Thursday, 27 October 2011 18:08

The Euro “Deal” — More Questions Than Answers

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Following the Eurozone summit meeting in Brussels, European Council President Herman Van Rompuy announced the results of the late-night negotiations: "From a series of national debt crises, the situation was evolving into a systemic concern, threatening the stability of the Eurozone as a whole. This threat has been contained."

First, the holders of Greek sovereign debt have voluntarily agreed to accept a write-down of their holdings by 50 percent which would be sufficient, he said, to bring down Greece’s debt-to-GDP ratio from its current level of 150 percent to 120 percent by the year 2012.

Second, in exchange for additional austerity measures, Greece will receive another $140 billion from the IMF by the end of the year.

Third, the “rescue fund,” or European Financial Stability Facility (EFSF), will be leveraged so that it will have available approximately $1.4 trillion to loan to countries that get into financial trouble in the future.

Next, the banks affected by the write-downs will be required to raise their net capital ratios from the current five percent to nine percent by next summer, and further austerity measures will be applied to those states applying for financial help in order to qualify for it.

Van Rompuy concluded: “We lay the foundations for our future. All members of the Euro Summit are determined to follow this path.”

There are endless questions about all of this, not the least of which is what trade-offs the banks taking the 50 percent haircut made as part of their “voluntary” agreement. If they aren’t able to raise the required capital from private market sources, would they be able to borrow from the EFSF? Would they be funded by additional government support? In other words, would the ultimate backstop be the taxpayer once again?

Will the insertion of an additional $140 billion into Greek government coffers provide assurance that Greece won’t need further assistance later on? If their debt-to-GDP ratio doesn’t come down to 120 percent by 2012, what happens then? And is 120 percent manageable? Does this give them room to avoid continuing annual deficits and begin to whittle away at the total debt over time? If the present and proposed austerity measures continue to drag that economy further down, does that reduce the likelihood of managing even that reduced debt service? What’s magical about 120 percent anyway?

The rescue fund is now allowed to be leveraged by some four- to five-to-one to enable it to offer assistance to other countries like Italy and Spain. But isn’t this simply more debt? Why just four- or five-to-one? Why not 10-to-one, just to be safe? Isn’t debt what got these countries into trouble in the first place? And by the way, where did the initial funding for the EFSF come from? It turns out that it’s all funny money, with the EFSF being initially funded by contributions from the various nations who are seeking financial assistance from the fund. But the EFSF can issue bonds, using “guarantees given by the euro area member states in proportion to their share in … the European Central Bank.” The EFSF can also use the European Union’s budget as collateral for those bonds. If this is beginning to sound like a papier-mâché labyrinth one wouldn’t be too far wrong.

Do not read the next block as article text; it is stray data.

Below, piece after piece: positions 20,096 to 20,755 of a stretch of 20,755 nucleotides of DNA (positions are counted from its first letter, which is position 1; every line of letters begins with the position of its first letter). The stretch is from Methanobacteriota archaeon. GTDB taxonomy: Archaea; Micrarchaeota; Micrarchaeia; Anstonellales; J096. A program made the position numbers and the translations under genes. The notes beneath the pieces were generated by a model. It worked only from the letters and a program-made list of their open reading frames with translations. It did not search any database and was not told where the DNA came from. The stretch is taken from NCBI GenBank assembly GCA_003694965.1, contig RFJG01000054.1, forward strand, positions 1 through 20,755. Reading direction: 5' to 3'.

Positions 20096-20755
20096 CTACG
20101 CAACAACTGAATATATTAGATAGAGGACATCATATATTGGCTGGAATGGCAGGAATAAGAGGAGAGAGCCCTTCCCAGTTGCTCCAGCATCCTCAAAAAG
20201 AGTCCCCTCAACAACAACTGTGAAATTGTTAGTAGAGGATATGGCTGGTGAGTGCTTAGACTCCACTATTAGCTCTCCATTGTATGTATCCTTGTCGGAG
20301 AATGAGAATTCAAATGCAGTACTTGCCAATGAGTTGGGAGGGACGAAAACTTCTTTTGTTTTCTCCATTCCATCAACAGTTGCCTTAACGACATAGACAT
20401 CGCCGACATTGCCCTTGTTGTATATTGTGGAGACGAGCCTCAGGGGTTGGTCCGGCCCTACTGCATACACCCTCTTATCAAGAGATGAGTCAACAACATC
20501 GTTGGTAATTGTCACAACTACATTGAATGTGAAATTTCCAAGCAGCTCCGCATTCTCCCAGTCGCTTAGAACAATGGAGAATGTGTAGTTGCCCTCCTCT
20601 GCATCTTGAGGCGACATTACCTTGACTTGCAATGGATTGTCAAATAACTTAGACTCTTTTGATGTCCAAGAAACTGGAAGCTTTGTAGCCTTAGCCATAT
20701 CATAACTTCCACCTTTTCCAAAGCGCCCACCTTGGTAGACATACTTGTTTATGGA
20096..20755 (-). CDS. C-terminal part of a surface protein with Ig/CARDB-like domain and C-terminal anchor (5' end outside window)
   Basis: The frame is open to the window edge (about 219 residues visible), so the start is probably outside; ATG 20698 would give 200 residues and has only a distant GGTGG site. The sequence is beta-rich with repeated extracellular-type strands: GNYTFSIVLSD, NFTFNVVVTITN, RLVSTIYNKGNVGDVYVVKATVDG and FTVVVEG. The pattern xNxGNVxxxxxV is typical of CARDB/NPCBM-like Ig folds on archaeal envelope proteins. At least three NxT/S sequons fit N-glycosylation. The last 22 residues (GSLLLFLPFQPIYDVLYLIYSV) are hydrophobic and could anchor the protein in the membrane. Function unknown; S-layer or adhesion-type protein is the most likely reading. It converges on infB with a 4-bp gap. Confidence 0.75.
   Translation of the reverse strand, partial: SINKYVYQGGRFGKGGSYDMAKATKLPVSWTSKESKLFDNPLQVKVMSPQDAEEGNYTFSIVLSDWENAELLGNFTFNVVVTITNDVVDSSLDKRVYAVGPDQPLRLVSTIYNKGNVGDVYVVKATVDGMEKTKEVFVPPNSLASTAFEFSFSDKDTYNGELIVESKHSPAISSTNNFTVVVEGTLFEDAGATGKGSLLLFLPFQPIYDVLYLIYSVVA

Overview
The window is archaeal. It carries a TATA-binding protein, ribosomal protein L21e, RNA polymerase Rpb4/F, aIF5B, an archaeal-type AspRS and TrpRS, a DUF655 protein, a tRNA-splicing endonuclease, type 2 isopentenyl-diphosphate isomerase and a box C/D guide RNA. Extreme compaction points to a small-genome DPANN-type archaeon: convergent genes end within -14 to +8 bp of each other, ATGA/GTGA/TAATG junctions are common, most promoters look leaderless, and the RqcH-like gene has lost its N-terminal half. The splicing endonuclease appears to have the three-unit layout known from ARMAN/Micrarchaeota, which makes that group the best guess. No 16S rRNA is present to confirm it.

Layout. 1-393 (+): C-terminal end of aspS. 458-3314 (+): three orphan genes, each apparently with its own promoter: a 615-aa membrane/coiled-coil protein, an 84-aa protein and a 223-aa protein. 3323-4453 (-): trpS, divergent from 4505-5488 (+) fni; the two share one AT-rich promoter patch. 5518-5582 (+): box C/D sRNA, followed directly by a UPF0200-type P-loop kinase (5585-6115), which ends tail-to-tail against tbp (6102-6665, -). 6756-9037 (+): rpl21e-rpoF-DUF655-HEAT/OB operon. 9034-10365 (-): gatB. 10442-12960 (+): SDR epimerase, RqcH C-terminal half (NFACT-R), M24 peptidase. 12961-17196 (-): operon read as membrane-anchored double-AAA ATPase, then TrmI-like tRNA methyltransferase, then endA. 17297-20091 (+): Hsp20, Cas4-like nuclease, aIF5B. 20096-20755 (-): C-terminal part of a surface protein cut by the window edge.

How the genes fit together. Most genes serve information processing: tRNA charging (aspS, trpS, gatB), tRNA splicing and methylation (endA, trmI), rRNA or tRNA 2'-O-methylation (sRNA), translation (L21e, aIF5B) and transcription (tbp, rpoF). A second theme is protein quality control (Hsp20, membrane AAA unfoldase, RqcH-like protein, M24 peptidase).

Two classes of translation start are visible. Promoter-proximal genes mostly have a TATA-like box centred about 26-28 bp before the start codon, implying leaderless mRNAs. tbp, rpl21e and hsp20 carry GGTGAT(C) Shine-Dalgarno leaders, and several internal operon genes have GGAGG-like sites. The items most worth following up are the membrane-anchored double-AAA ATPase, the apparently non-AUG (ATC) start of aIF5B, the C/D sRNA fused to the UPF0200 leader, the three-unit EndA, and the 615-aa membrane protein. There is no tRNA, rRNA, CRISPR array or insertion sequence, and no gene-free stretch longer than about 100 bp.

What if the austerity measures being imposed on Greece (and about to be amped-up in order to qualify for the next check from the IMF) continue to fail to work? It reminds one of the saying on a slave-ship: “Beatings will continue until morale improves.”

In her analysis of the so-called “deal,” Marketwatch’s Sarah Turner noted that the trade group representing the banks taking the haircuts, the Institute of International Finance, “would work with Greece, euro-zone authorities and the International Monetary Fund to develop a concrete, voluntary agreement that should set the basis for a decline in Greece’s debt to GDP ratio to 120% by 2012…. The specific terms and conditions of the voluntary [private-sector involvement] will be agreed by all relevant parties in the coming period and implemented with immediacy and force.” In other words, there isn’t anything in writing yet, just a general idea that sometime in the future, the Institute “would work with Greece … to develop … an agreement … that should set the basis.”

Observers were quick to point out the flimsy ethereal nature of the agreement so laboriously birthed in Brussels. Jonathan Loynes, chief European economist for Capital Economics, noted drily that “the plans announced by euro-zone policy makers overnight look more like a pea shooter than the ‘bazooka’ promised [earlier] to tackle the region’s problems.” To Ambrose Evans-Pritchard, writing in the UK Telegraph, “The unpleasant truth is that [these] proposals are idiotic, the worst sort of financial engineering, legerdemain, and trickery.”

At bottom, these phony and chimeral agreements reflect the reality of using paper money to solve the problems created by paper money. As an anonymous author has said:

The world will soon wake up to the reality that everyone is broke and can collect nothing from the bankrupt, who are owed unlimited amounts by the insolvent, who are attempting to make late payments on a bank holiday in the wrong country, with an unacceptable currency, against defaulted collateral, of which nobody is sure who holds title.

Photo of Herman Van Rompuy: AP Images

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